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(Many Paths)
An Online Newsletter Celebrating Native America
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Distinguished Photographer Challenges Indigenous Stereotypes
by Caryna Caryan - Pepperdine Graphic
credits: photos by Terra Atwood - Pepperdine Graphic

Matika Wilbur, award-winning photographer of Native American descent, presented her lecture, "Changing the Way We See Native America: Dismantling Native American Stereotypes" in Elkins Auditorium on March 21. The event marked the fourth lecture of the W. David Baird Distinguished Lecture Series of the 2016-2017 school year, with the goal to promote diverse discussions on campus.

The lecture covered the lasting stereotypes of Native Americans and how these misconceptions prevent them from moving forward from their past. The discussion related to her exhibition, "Seed of Culture: The Portraits and Stories of Native American Women," is on display in the Waves Cafeteria, until April 6.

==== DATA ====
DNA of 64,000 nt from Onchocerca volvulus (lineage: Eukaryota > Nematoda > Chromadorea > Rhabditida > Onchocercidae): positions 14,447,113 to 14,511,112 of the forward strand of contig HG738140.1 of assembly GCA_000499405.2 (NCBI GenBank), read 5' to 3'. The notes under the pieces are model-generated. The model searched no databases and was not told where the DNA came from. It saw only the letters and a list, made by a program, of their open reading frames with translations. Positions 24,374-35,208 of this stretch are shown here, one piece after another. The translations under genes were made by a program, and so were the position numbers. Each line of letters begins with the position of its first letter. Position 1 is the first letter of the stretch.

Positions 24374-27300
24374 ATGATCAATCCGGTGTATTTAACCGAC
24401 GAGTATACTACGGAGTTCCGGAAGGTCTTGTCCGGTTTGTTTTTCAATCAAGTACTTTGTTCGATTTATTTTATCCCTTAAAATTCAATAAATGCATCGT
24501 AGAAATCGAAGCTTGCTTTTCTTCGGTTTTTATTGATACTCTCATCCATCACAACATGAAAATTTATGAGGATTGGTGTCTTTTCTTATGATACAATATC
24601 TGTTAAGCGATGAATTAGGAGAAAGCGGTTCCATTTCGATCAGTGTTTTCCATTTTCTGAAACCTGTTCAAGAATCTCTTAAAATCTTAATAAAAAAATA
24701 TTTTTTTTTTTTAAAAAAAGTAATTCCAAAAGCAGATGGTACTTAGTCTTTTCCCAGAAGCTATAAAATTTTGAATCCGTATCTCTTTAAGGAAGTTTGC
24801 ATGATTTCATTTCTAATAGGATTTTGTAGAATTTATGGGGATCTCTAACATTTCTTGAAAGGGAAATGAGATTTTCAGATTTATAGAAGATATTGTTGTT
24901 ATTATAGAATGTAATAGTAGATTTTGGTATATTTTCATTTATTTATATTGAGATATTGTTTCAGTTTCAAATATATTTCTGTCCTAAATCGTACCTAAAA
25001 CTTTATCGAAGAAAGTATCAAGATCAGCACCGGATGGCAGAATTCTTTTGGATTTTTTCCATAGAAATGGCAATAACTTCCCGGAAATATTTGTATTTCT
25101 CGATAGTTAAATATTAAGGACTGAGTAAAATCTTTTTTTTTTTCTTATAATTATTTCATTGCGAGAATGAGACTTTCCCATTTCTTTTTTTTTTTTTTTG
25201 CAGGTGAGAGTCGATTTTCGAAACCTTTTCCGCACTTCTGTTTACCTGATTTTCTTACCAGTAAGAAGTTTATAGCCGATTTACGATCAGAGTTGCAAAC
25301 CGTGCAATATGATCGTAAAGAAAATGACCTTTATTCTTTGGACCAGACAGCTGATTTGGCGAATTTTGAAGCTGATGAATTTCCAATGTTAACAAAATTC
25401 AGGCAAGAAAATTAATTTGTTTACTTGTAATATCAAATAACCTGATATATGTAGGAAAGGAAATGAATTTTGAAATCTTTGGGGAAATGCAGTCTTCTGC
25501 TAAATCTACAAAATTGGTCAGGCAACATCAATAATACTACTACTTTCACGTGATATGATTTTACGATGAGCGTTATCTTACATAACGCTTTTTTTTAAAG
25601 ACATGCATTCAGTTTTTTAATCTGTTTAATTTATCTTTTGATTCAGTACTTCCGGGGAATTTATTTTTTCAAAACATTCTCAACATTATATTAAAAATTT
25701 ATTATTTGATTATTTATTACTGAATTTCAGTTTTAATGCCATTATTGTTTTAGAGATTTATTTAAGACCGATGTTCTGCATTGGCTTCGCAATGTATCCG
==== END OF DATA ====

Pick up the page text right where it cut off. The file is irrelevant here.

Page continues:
The exhibition, which was previously showcased at Harvard University, is part of a larger project of Wilbur's called Project 562, a collection of photographs of Native Americans from all 562 tribes. Wilbur road-tripped across the country, personally visiting each tribe and meeting thousands of Native Americans along the way, learning their stories to show true depictions of contemporary Native Americans.

During the lecture, Wilbur said Project 562's purpose is to ask people, "to seek a different narrative — one that seeks to include indigenous people."

The project came into fruition from Wilbur learning about sexual assault and domestic violence cases that Native American women have experienced. Wilbur, "decided to put together a show that honors complexity of native women," she said. Wilbur said she wanted to shift their depictions, "beyond the story of sadness and the story of trauma and take on what they are today."

Sophomore Ansley Rathgeber said she was drawn to the exhibit as she, "was interested in learning more about Native American culture and heritage."